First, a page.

Many educational museums nation-wide offer specialized programs and events which are tailored specifically for educators to enhance their efforts in the classroom. These programs are often times called “Professional development” seminars or workshops and offer a wide array of instruction tools including general education about a specific topic, instruction methods and theories, and demonstration of lesson plans and activities. The nelson-Atkins Art Museum has developed an educator resource Center and hosts various tools and resources such as books, videos, and artifacts along with events and workshops for educators to utilize in the classroom. The role of financial literacy is becoming a very large issue. “At least 34 states and the district of Columbia are cutting aid to K-12 schools and various education programs” (nicholas). Along with that, Missouri has cut the transportation for K-12 by 46% in 2011 since 2008, which greatly impacts the amount of field trips that can be allowed for a school. At the nelson Atkins Museum, they offer tools for educators who wish to develop an ongoing project in conjunction with the museum. For this program, students tour the museum multiple times, each time learning more about the exhibits. The Internet is one of the quickest and most accessible methods of locating the proper tools to utilize in the classroom and is constantly updated with new methods of instruction. Advances in online educating resources allow teachers to have a variety of classroom materials to adhere to diverse learning styles of students. The smithsonian Institution has a massive section on their web site to help with this. The tools range from research material, databases of lesson plans and teaching guides, community centers for teachers to discuss and trade ideas, hands-on classroom activities, supplemental reading material, interactive games and web sites, and outreach/events programs available. The Federal reserve education web site offers hundreds of free resources for educators, it’s important that the Money Museum’s web site allows for easy access to these documents directly from the Money Museum web site. The smithsonian takes advantage of social media outlets and provide resources on sites like Facebook, LinkedIn, twitter, blogs, podcasts, and more. beyond a general online presence, they also offer an online newsletter, direct mail newsletter, and rss feeds. Many educators are now turning to digital media sources such as podcasts. The Money Museum could post podcasts on their web site as a free download, or the Money Museum can create an account on itunes U and distribute them through that service. itunes U is a service provided by Apple that hosts audio and video podcasts specifically for educators and students.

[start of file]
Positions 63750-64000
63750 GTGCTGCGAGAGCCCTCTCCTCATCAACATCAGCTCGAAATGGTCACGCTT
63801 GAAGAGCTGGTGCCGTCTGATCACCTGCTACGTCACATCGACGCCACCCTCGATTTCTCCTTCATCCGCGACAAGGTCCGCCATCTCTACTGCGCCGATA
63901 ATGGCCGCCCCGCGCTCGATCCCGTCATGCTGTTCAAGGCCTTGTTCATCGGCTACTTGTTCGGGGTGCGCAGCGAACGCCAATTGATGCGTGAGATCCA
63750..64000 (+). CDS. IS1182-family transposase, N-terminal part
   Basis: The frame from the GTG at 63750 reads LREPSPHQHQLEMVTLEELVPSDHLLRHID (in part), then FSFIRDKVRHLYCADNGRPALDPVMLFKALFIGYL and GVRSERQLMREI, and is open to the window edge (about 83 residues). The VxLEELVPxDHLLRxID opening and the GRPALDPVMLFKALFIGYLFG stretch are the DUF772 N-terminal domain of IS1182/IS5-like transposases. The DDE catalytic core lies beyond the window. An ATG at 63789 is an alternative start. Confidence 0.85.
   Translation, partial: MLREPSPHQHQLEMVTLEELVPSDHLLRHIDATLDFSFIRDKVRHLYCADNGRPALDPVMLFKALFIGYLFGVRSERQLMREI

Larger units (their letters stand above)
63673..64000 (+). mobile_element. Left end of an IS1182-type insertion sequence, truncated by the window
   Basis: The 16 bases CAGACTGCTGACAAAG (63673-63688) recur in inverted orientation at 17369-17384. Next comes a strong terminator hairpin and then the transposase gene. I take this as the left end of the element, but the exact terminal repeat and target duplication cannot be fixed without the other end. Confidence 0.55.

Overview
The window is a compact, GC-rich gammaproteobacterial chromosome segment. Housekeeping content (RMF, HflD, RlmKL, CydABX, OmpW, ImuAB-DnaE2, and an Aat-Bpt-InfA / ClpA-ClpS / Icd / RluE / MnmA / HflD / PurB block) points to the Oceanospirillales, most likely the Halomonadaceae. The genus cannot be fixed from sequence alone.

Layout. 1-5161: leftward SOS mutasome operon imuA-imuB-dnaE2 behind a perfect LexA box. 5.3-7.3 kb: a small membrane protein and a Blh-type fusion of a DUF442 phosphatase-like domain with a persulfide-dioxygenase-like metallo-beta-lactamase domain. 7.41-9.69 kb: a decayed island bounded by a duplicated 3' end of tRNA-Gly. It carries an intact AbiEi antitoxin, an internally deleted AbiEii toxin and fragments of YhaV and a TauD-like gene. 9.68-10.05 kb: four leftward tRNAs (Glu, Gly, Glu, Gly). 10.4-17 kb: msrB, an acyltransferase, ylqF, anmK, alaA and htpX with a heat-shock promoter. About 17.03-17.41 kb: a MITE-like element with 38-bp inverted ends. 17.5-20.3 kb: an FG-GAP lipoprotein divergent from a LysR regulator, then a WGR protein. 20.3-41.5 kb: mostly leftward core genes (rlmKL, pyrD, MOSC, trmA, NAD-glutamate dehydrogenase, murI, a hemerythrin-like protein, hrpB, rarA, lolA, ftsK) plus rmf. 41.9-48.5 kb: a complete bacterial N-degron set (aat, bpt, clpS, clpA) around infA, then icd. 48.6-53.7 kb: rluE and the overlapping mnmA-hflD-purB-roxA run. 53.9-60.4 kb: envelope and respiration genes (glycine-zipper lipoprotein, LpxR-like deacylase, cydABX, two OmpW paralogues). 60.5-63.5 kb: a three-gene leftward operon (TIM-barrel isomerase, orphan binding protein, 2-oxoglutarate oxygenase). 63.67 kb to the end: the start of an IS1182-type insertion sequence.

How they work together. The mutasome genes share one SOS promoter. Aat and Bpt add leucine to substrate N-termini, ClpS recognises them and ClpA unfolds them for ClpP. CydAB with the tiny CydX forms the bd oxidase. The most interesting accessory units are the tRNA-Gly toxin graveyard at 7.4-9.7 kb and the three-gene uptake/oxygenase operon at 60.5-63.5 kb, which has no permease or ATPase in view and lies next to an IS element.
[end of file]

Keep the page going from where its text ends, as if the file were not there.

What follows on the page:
ProbleMs & oPPorTUnITIes
. strong student attendance with High schools . Free admission facility . Informative and interactive for younger audiences . Opportunity to view the money vault and employees processing money . small exhibit that can be viewed in a short one to two-hour visit . strong educational support materials online and in the museum . Have many facilities to accommodate teachers such as catering, staff, and event planner . Located in an accessible area of Kansas City where a number of additional attractions are close by . Offer “extras” including bus parking, a free bag of shredded money, free storage lockers, and bathroom facilities
. expand educational-based tour groups to middle schools . Cater to teachers by communicating directly, promoting education support materials, and helping them plan field -trips . Accommodate teachers because they tend to repeat successful field trips . Formally “invite” schools, day care centers and home school groups to visit . Partner with other nearby attractions by “packaging” the Money Museum with them . Inspiring students may encourage visits through parents
. not highly visible within the Kansas City community . Paid advertisements are minimal and exterior sign age is non-existent . requires high-security entrance and may distract individuals, and possibly groups . Attractions for young visitors are minimal, discouraging field trips for grade-school-level students . small in size limiting group sizes entering the museum . educational resources for teachers are difficult to find on the bank’s web site . student groups cannot eat lunch at the museum
. Other educational-based attractions in Kansas City are more “visible” in the community . Other education attractions may appear more suitable to teachers curriculum: - Art attractions: Kaleidoscope and the Nelson-Atkins Museum - History attractions: The World War I Museum, Steamboat Arabia, Harry S. Truman Library, and the Negro Leagues Baseball Museum